Forensic fingerprint - This identifies exact duplicates. If the difference between the sent and received copies of the same email may be critical enough that they need to be reviewed separately, for example, use this method.

Dedupe – Remove duplicates of documents. By default, DWR dedupes by pith, meaning and email sent from bill and received by Jeremy in a different time zone will return only one document.

Custodian – The original owner or user of a collection of documents

Noise word/stop word – The most common words in a language are filtered out of indexing to make your searches more efficient. These words are excluded because they will not help you narrow your search to find your intended documents. Examples: the, a…



Marks (tags) – Will the document be produced? Each document can have 1 mark. Examples: Privileged, Produce, Not responsive

Issue codes – What legal or factual issue does the document relate to? Each document can have unlimited issue codes. Example: Duty, Breach, Damages

POD (Protective Order Designation) – Explains the level of confidentiality of the document

Propagate – When your attorney work product (marks, issue codes, PODS)  automatically copies across duplicate documents

Filter tree – Contains all attributes of your documents of which you can select, filter and narrow your corpus to a particular subset of documents   

Attribute – An item in the filter tree for which you can filter documents. Example: binders, custodians, collections, extensions

Families – Documents that are grouped together. Example: an email with an attachment

Threads – A thread of emails containing all emails connected to the original email

Redaction – Censoring a document, by blacking out or making sensitive text unreadable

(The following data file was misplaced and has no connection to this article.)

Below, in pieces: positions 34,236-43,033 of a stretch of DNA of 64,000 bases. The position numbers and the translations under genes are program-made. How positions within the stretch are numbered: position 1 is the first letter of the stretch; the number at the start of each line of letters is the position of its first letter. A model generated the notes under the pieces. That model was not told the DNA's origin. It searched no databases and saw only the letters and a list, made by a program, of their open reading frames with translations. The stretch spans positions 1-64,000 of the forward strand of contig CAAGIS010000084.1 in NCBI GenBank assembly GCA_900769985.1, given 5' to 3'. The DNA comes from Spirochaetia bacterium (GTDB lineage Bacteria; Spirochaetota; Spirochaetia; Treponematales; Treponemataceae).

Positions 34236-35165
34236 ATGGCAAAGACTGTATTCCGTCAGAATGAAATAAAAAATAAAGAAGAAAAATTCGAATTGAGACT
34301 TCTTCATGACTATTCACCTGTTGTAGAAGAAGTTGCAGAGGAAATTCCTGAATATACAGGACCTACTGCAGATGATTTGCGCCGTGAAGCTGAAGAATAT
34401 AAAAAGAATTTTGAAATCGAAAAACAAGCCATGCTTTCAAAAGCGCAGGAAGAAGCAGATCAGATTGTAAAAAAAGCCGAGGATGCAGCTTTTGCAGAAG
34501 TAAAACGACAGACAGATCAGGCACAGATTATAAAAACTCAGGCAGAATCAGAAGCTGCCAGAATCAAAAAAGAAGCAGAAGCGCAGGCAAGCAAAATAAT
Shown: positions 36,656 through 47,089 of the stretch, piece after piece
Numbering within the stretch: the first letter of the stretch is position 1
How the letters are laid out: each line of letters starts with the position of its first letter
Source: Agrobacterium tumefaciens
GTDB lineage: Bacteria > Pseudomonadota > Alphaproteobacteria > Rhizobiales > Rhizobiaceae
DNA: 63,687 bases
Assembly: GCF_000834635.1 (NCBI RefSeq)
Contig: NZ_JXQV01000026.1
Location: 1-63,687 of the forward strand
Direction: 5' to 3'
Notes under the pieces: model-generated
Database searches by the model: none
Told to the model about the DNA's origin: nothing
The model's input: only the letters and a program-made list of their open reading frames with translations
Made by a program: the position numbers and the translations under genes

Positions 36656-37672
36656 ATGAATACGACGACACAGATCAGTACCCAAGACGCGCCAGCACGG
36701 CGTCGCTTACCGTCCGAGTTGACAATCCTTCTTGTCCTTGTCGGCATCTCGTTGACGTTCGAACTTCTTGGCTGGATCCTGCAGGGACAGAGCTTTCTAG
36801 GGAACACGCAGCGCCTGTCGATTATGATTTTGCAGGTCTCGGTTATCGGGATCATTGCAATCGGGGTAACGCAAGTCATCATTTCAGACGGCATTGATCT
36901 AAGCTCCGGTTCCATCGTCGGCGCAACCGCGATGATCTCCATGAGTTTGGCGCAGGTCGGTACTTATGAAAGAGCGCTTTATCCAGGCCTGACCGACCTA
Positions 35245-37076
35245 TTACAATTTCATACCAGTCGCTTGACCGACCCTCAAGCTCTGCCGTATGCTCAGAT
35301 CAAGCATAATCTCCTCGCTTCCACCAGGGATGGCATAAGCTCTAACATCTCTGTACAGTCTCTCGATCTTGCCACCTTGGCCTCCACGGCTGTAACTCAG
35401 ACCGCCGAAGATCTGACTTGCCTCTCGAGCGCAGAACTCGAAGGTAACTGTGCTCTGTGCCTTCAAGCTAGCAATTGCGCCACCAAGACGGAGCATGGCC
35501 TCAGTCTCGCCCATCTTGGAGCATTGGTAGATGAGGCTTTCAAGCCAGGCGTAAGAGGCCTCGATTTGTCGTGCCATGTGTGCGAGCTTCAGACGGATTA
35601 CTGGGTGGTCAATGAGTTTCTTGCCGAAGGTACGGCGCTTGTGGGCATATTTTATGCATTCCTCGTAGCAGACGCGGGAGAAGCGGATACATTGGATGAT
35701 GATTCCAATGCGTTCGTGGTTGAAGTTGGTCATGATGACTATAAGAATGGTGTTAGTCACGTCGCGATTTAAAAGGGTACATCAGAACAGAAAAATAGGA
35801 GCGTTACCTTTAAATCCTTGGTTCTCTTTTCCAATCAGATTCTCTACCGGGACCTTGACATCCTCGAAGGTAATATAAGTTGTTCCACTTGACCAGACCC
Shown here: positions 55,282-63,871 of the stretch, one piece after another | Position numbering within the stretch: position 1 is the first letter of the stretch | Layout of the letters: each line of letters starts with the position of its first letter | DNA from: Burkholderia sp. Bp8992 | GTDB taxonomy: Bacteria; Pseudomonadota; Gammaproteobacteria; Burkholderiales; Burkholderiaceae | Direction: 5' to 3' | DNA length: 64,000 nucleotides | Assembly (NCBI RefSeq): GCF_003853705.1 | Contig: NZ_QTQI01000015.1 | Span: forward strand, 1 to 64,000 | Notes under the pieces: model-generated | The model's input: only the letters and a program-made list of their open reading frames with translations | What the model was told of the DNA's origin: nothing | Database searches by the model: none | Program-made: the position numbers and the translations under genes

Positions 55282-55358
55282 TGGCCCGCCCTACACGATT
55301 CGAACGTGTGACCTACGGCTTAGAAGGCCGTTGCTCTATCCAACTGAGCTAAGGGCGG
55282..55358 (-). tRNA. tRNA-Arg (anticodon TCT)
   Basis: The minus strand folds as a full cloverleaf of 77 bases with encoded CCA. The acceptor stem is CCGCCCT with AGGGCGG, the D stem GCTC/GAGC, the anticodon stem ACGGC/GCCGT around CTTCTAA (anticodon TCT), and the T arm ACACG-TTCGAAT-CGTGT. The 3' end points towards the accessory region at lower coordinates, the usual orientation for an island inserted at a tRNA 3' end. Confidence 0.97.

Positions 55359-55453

Reindexing – Indexing your documents again due to changes in the indexable content

In most cases, you won't need to use this function since documents are automatically indexed upon processing. However, there are a few situations where re-indexing makes sense:

  • After generating OCR text
  • After replacing native documents or OCR text for specific files
  • After software updates


Draft Production

Native file – A document that has maintained the same file type as when it was originally collected

Conversion/imaging/printing – Converting your native documents to images for the purpose of redacting, endorsing and bates stamping

Endorse – Stamp your document with some information prior to production, most commonly a bates number or POD.


Production and Export

Sequencing - All documents in a production are assigned a sequence number. The sequence number determines the order in which documents will be processed and assigned Bates numbers.

When is a good time to resequence my production?

  • If new documents have been added to the production
  • It is possible that removing a document from a production can cause the production to have a Bates gap. To ensure that the production does not contain any gaps in the Bates range, you will need to re-sequence and re-endorse the production

Placeholder/ Slipsheet – A placeholder or for a document that has been withheld due to privilege, clawback, etc to avoid a bates gap. The term can also be used to describe a cover sheet which contains meta data and other information about a document.

Best Practices Series

Coming Soon. This series is a collection of knowledge from our very own eDiscovery professionals. We'll walk you through the entire Digital WarRoom workflow which takes place both inside and outside the tool.

Digital WarRoom offers Do-It-Yourself eDiscovery software solutions with included training for no more than $10/GB/Month. Our eDiscovery tools cover the EDRM from processing through production.